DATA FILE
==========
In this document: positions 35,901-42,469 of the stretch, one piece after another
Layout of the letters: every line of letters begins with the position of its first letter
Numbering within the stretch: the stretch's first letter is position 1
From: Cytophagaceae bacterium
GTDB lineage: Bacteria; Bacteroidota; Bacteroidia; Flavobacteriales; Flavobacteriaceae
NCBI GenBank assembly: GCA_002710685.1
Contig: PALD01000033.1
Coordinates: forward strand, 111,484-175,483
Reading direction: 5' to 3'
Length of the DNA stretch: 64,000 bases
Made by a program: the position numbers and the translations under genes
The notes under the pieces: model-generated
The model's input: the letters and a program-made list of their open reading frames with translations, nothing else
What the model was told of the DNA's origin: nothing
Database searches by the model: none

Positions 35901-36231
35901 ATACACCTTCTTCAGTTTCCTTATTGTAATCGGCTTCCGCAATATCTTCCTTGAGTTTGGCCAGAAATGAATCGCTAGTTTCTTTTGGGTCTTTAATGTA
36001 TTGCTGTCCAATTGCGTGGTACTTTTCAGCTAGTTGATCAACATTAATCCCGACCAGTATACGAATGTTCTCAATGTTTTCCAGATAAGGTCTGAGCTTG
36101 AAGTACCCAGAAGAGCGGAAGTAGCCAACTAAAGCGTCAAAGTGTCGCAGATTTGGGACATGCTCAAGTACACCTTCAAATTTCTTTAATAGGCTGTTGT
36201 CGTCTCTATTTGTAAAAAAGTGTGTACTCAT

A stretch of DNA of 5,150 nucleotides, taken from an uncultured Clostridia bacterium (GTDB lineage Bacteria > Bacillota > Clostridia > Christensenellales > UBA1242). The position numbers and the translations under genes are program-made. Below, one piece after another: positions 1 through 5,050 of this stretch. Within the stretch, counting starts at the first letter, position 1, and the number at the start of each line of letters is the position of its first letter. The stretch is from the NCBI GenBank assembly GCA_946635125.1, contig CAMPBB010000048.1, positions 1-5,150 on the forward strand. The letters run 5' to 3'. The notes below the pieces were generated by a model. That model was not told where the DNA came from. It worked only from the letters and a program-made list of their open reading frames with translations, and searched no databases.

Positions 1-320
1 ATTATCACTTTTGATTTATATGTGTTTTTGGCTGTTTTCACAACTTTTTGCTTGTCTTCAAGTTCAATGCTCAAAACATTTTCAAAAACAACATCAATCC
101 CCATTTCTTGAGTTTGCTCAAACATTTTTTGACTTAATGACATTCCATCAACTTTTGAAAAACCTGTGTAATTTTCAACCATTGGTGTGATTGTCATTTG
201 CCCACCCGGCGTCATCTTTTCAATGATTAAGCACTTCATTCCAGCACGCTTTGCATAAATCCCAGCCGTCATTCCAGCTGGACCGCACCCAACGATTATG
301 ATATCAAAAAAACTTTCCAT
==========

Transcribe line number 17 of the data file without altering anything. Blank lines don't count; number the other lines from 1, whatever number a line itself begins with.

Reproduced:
35901 ATACACCTTCTTCAGTTTCCTTATTGTAATCGGCTTCCGCAATATCTTCCTTGAGTTTGGCCAGAAATGAATCGCTAGTTTCTTTTGGGTCTTTAATGTA